(1) he was a party to the lawsuit;

(2) he did not participate-either in person or through counsel-in the hearing that resulted in the judgment complained of;

(3) he did not timely file a postjudgment motion or request for findings of fact and conclusions of law;

(4) he did not file a notice of appeal within the time permitted by Texas Rule of Appellate Procedure 26.1(a);

(5) he filed notice of the restricted appeal within six months after the judgment was signed; and

(6) error is apparent on the face of the record.

TEX. R. APP. P. 26.1(c), 30; Alexander v. Lynda's Boutique, 134 S.W.3d 845, 848 (Tex. 2004); Roventini, 111 S.W.3d at 721. In a restricted appeal, "[t]he face of the record includes all papers on file in the appeal, including the clerk's record and any reporter's record." Miles v. Peacock, 229 S.W.3d 384, 387 (Tex. App.-Houston [1st Dist.] 2007, no pet.) (citing DSC Fin. Corp. v. Moffitt, 815 S.W.2d 551, 551 (Tex. 1991)). "Because a restricted appeal affords an appellant the same scope of review as an ordinary appeal, he may challenge the legal and factual sufficiency of the evidence." Miles, 229 S.W.3d at 387; see TEX. R. APP. P. 30; Norman Commc'ns v. Tex. Eastman Co., 955 S.W.2d 269, 270 (Tex. 1997).

If an opposing party timely files an answer, the merits of the claim are put at issue. Sharif, 135 S.W.3d at 872. Thereafter, judgment cannot be entered on the pleadings, but the claimant must offer evidence and prove his case as in a judgment upon a trial. Stoner v. Thompson, 578 S.W.2d 679, 682 (Tex. 1979); Sharif, 135 S.W.3d at 873. If an opposing party who has timely filed an answer fails to appear at trial, he neither abandons his answer nor implicitly confesses any issues joined by his answer. Stoner, 578 S.W.2d at 682; Sharif, 135 S.W.3d at 872. A judgment rendered in favor of the claimant after the opposing party timely files an answer but fails to appear at trial is a post-answer default judgment. Stoner, 578 S.W.2d at 682; Sharif, 135 S.W.3d at 873. As to a post-answer default judgment, "the failure to have the court reporter present to make a record constitutes reversible error." Sharif, 135 S.W.3d at 872 (quoting Chase Bank v. Harris Cnty. Water Control Improvement Dist., 36 S.W.3d 654, 655 (Tex. App.-Houston [1st Dist.] 2000, no pet.). "Such error is not harmless because, without a reporter's record, this Court is unable to determine if sufficient evidence was submitted to support the judgment." Id. (quoting Chase Bank, 36 S.W.3d at 655-56).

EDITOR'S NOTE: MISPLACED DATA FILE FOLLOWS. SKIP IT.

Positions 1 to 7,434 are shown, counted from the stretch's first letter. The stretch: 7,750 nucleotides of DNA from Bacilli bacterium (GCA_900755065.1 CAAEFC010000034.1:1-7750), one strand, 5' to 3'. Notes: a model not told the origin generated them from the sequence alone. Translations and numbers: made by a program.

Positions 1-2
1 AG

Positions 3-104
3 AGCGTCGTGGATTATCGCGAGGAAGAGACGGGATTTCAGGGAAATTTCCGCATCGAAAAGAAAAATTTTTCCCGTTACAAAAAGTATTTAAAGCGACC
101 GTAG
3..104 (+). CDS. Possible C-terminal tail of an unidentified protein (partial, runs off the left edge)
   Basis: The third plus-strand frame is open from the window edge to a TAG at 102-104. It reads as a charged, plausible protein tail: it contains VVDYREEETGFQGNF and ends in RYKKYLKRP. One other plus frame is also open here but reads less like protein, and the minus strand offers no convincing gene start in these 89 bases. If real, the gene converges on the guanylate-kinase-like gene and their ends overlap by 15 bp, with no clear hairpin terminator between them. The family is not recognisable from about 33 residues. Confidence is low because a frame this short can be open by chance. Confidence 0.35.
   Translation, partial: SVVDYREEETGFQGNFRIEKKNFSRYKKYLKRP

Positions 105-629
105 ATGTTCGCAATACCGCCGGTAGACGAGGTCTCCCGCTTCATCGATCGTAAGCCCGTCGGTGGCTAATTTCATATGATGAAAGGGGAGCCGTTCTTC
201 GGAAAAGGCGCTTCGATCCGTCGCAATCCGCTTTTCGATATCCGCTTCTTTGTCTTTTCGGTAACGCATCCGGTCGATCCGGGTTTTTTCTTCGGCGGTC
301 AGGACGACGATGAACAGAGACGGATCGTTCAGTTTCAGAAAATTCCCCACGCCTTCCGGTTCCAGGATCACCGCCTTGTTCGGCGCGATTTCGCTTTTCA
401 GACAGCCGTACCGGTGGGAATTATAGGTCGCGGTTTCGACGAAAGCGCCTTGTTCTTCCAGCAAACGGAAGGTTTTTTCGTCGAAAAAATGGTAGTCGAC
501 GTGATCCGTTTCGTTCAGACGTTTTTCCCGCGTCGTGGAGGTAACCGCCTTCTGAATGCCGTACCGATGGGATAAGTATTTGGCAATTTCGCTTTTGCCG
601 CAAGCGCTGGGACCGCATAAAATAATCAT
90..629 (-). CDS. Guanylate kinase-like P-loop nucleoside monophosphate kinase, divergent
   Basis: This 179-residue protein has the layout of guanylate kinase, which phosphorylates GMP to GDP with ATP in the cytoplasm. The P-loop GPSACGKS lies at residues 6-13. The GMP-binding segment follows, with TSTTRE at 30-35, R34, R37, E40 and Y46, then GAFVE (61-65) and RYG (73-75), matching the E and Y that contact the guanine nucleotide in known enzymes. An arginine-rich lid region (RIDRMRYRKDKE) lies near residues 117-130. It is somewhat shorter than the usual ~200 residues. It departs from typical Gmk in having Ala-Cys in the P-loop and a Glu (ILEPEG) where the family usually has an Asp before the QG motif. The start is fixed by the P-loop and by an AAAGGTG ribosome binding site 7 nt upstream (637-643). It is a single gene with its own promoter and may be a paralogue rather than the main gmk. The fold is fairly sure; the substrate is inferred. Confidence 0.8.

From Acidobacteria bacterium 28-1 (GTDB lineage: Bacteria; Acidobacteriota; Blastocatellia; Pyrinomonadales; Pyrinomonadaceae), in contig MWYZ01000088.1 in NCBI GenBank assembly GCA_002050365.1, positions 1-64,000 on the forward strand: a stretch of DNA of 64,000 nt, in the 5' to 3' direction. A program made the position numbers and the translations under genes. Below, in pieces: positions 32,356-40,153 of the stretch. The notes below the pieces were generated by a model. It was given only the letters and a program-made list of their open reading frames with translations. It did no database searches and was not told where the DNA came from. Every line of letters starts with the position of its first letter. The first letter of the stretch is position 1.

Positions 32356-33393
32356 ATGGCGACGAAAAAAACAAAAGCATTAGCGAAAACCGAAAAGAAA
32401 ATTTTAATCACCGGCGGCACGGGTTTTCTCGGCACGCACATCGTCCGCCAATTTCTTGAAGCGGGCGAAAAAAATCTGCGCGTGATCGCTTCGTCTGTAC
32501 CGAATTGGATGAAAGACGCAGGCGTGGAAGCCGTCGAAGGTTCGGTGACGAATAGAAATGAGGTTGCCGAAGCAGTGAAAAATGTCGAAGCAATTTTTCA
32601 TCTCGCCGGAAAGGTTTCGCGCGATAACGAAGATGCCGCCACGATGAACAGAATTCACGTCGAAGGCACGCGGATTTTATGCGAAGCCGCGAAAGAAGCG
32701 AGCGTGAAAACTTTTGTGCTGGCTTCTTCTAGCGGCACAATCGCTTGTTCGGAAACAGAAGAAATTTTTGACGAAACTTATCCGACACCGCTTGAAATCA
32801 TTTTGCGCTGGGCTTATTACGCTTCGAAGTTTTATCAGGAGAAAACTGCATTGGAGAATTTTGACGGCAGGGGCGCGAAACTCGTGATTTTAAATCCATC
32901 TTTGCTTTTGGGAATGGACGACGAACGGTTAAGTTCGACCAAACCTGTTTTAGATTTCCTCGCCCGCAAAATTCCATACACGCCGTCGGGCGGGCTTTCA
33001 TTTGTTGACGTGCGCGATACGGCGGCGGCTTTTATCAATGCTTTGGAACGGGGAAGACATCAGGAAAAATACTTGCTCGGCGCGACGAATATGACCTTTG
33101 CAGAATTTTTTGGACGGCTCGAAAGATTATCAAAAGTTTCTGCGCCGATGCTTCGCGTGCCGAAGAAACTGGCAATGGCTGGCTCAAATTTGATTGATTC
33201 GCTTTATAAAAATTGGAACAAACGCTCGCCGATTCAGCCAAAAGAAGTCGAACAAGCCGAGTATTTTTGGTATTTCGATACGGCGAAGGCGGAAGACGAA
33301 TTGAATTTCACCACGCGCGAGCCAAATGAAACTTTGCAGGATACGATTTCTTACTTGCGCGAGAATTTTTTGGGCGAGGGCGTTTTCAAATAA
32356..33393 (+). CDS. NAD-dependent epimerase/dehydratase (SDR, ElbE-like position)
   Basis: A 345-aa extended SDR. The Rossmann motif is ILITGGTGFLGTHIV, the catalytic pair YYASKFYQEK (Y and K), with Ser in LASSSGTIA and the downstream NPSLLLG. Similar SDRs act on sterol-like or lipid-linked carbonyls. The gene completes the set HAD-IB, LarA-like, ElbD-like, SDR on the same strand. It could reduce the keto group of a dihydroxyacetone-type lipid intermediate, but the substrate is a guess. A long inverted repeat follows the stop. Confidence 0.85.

B. Analysis

The clerk's record establishes that Vaughan was a party to the lawsuit, that she did not participate in the trial proceeding resulting in the final judgment of which she complains, that her motion for new trial was not timely filed within 30 days as required by Texas Rule of Civil Procedure 329b, that she filed neither a postjudgment motion or request for findings of fact and conclusions of law nor any other notice of appeal, and that she filed notice of this restricted appeal within six months after the trial court signed the final judgment. See TEX. R. CIV. P. 329b. Accordingly, Vaughan may prevail on this restricted appeal if error is apparent on the face of the record. See TEX. R. APP. P. 26.1(c), 30; Alexander, 134 S.W.3d at 848; Roventini, 111 S.W.3d at 721.

Our record includes an information sheet from the trial court reporter showing that no reporter's record of the proceeding was made. See Miles, 229 S.W.3d at 387 (citing DSC Fin., 815 S.W.2d at 551). Furthermore, the clerk's record shows that Vaughan answered and subsequently failed to appear at trial. See Stoner, 578 S.W.2d at 682; Miles, 229 S.W.3d at 387 (citing DSC Fin., 815 S.W.2d at 551); Sharif, 135 S.W.3d at 872. Without a reporter's record, this Court is unable to determine if sufficient evidence was submitted to support the judgment. See Sharif, 135 S.W.3d at 872 (quoting Chase Bank, 36 S.W.3d at 655-56). In this post-answer default judgment, we hold the failure to have the court reporter make a record constitutes reversible error. See id.

We sustain Vaughan's only issue.

Conclusion

We reverse and remand for a new trial.